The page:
Since, however, medusa-colonies occur only in one group, the Siphonophora, and divergent views are held with regard to the morphological interpretation of the members of a siphonophore, only the first three of the above sub-divisions of hydromedusa morphology will be dealt with here in a general way, and the morphology of the Siphonophora will be considered under the heading of the group itself.
A typical Siphonophore is a stock or cormus consisting of a number of appendages placed in organic connexion with one another by means of a coenosarc. The coenosarc does not differ in structure from that already described in colonial Hydrozoa.
A Siphonophore is regarded as a single individual composed of numerous zoids, budded from the primary zoid (siphon) produced from the planula.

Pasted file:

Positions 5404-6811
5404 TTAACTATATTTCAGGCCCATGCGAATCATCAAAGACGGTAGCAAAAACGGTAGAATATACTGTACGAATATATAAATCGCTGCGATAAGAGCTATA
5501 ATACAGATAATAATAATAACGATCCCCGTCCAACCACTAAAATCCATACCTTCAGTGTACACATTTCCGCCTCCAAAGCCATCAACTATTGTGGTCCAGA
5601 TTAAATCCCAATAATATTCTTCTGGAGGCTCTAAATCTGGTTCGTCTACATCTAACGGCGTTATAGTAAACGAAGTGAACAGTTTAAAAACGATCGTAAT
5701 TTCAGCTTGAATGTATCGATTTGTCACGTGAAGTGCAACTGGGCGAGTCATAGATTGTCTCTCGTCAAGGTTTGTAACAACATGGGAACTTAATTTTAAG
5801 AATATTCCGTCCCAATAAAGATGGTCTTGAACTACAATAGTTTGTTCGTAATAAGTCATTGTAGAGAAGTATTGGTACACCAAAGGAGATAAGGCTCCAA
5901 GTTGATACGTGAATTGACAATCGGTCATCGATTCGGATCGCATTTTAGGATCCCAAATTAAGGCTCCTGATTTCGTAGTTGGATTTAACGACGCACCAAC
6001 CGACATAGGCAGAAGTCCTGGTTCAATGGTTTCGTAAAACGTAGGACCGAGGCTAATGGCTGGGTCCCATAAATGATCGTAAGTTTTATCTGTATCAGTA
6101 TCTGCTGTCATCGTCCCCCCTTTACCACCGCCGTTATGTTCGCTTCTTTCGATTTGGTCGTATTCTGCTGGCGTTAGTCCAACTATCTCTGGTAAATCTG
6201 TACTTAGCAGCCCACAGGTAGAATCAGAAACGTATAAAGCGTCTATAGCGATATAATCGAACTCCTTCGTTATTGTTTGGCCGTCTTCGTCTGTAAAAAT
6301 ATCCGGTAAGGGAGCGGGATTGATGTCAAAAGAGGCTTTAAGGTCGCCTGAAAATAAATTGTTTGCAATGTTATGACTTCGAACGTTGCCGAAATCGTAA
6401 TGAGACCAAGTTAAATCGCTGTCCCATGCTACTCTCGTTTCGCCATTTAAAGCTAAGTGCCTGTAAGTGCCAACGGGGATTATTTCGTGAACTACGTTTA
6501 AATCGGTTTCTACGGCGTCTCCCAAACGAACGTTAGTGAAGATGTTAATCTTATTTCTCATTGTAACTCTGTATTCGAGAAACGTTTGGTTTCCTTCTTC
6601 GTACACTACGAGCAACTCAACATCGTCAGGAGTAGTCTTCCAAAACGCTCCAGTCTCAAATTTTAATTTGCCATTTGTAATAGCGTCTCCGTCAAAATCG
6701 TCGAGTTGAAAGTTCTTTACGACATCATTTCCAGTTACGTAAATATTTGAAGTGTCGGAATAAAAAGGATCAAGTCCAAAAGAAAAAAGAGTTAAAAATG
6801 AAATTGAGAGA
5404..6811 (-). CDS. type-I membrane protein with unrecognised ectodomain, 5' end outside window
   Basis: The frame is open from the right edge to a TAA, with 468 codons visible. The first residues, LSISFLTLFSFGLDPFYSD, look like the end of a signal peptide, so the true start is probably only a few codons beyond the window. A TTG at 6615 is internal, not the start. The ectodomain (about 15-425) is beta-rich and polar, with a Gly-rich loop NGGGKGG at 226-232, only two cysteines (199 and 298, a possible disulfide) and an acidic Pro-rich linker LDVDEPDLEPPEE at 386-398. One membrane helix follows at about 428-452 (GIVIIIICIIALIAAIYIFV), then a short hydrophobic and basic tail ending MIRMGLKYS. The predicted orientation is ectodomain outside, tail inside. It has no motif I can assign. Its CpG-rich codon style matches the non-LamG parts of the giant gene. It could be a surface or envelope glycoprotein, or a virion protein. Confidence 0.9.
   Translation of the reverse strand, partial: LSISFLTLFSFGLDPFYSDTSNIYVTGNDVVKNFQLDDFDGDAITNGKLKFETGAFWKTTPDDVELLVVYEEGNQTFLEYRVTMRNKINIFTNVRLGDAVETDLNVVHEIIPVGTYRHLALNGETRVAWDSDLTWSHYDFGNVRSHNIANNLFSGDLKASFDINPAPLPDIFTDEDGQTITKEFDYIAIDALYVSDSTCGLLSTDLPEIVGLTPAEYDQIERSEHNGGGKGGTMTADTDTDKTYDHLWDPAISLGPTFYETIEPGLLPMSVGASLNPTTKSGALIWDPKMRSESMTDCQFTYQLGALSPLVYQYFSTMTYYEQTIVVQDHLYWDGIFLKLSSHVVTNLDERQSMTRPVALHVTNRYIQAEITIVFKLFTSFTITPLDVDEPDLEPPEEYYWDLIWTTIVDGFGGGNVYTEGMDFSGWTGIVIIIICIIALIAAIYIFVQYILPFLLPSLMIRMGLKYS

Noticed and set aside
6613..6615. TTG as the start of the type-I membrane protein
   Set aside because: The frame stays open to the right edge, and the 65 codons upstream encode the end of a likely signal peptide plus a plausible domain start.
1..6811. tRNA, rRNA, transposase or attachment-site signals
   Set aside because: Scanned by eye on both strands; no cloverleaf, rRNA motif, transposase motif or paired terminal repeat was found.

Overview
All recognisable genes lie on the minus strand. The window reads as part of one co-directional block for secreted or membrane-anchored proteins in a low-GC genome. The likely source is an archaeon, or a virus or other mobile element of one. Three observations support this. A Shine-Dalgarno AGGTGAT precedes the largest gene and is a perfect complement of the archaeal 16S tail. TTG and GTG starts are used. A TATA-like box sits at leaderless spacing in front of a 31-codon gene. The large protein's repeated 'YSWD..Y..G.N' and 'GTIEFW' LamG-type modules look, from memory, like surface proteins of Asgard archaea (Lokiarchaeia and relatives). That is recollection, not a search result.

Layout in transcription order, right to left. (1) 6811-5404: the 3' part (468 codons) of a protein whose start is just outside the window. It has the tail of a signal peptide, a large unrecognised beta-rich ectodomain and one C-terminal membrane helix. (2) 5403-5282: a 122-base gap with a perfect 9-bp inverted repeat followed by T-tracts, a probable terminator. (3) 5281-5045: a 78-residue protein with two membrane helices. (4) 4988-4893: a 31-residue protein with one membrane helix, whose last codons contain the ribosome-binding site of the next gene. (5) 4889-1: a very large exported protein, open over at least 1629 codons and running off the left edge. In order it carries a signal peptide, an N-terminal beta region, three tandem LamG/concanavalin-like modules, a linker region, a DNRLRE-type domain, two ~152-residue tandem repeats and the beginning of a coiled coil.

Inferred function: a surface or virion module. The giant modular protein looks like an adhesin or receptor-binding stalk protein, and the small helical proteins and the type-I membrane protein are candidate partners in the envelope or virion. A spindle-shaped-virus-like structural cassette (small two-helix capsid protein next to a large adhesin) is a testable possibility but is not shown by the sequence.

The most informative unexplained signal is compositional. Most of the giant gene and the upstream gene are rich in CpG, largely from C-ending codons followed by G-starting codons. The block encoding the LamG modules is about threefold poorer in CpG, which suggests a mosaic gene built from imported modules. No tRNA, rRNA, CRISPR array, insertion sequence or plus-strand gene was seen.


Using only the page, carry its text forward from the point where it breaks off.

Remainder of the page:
Contrasting, in the second place, with the polyorgan theory are the various "polyperson " theories which interpret the Siphonophore cormus as a colony composed of more or fewer individuals in or a', Pneumatocyst.
Haeckel, on the other hand, is in accordance with Balfour in regarding a Siphonophore as a medusome, that is to say, as a colony composed of medusoid persons or organs entirely.